Ramsès Younan is recognized as one of the founders of Egyptian Surrealism. He finished his studies at the École des Beaux-Arts (School of Fine Arts) in Cairo in 1933 and became a secondary school art teacher in 1934.
From 1939 to 1946, Younane participated in the Trotskyist group Art et Liberté. He was involved in the publication of a number of left-wing reviews, including La Part du Sable (with poet Georges Henein, 1914–1973) and al-Tatawwur—the first socialist magazine in Egypt.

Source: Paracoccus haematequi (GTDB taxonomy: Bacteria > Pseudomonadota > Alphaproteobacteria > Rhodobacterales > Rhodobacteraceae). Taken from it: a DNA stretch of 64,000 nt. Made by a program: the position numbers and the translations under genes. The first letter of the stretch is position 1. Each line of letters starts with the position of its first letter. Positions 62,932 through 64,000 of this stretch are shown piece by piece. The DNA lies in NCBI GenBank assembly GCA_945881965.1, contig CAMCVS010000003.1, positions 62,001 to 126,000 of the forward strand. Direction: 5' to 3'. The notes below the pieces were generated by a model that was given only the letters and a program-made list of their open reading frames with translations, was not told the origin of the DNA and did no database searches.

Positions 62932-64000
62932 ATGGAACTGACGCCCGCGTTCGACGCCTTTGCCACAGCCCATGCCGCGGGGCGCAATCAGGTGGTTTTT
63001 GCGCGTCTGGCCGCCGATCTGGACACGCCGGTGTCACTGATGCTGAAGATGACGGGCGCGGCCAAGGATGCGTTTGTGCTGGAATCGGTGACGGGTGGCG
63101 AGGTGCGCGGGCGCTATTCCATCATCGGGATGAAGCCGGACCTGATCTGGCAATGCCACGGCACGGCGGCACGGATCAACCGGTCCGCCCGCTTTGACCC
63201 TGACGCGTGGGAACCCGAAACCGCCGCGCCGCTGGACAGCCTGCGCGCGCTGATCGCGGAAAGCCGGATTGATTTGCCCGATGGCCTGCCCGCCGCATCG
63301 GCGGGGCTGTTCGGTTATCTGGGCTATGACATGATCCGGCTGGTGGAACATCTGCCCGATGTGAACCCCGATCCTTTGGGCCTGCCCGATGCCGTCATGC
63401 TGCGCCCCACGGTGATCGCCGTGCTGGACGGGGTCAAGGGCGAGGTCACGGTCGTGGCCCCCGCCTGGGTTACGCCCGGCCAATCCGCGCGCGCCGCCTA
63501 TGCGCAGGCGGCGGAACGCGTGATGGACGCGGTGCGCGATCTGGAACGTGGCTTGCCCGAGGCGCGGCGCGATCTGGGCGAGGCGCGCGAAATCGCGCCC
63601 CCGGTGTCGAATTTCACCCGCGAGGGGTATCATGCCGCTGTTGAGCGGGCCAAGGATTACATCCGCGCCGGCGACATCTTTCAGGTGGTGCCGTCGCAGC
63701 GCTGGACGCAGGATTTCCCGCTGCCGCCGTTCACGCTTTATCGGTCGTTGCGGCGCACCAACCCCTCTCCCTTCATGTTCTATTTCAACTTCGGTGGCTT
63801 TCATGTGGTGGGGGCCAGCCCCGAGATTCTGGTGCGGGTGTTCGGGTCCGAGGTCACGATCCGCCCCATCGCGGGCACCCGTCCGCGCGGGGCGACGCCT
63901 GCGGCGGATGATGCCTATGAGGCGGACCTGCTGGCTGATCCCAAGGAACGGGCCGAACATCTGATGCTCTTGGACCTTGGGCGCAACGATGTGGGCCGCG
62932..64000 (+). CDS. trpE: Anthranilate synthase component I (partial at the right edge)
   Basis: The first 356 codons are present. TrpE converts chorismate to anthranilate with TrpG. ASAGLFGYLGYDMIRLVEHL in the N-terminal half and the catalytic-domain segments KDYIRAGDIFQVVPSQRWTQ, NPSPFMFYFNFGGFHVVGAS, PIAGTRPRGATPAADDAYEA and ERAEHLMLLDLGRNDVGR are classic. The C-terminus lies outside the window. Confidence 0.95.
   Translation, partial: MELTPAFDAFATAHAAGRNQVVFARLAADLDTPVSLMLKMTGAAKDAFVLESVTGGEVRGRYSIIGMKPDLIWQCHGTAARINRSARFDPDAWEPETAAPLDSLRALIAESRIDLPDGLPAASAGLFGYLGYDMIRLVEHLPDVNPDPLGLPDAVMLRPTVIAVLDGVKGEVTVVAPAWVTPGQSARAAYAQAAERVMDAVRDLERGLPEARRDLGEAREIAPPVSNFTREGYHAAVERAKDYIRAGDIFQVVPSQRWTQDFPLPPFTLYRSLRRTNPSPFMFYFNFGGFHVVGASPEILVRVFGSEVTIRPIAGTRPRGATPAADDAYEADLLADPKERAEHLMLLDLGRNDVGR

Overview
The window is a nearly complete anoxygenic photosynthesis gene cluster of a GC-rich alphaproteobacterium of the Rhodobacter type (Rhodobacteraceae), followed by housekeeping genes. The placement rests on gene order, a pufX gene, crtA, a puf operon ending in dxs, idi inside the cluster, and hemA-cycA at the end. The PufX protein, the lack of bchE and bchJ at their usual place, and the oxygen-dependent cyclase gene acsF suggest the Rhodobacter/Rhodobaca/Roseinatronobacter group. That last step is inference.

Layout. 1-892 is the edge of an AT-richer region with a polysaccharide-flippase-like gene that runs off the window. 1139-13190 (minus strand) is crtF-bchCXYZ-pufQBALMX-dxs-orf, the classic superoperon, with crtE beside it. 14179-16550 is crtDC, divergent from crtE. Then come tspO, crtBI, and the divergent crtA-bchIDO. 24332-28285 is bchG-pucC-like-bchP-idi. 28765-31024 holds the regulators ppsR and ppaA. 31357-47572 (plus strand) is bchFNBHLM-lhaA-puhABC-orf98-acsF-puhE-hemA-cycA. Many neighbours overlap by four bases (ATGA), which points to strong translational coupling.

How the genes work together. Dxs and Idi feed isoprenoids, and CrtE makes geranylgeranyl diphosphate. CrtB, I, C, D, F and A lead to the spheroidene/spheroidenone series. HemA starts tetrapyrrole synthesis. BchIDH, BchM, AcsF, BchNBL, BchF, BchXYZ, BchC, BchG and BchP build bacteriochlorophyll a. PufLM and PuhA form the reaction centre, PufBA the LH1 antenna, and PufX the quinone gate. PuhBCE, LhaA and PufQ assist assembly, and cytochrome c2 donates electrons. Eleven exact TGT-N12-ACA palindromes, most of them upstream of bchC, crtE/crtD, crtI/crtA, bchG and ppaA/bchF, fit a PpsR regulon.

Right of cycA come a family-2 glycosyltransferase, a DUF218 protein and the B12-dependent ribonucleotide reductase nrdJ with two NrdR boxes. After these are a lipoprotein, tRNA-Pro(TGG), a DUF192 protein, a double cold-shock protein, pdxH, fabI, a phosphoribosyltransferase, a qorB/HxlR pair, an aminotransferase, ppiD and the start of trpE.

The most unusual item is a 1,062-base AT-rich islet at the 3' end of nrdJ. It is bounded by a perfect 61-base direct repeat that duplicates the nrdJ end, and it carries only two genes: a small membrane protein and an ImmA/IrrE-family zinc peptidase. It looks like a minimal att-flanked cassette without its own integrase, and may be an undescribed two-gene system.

From 1942 to 1944, Younan edited Al Magalla al Gedida (All-New Magazine), the first Trotskyist bulletin published in Arabic. Younan immigrated to France after World War II, showing in the Expositions Surréalistes Internationaux (International Surrealist Exhibitions) in Paris and Prague in 1947.
In 1948, he published a pamphlet with Henein, “Notes sur une ascèse hystérique” (Notes on a Hysterical Asceticism), critiquing elements of Surrealist practice, particularly automatism and the movement’s relationship to Marxism. He broke with the French Surrealists that same year.
Younan translated the writings of Albert Camus, Franz Kafka and Arthur Rimbaud in Arabic. He returned to Egypt in 1956 and represented the country in the 1961 Bienal de São Paulo and the 1964 Venice Biennale.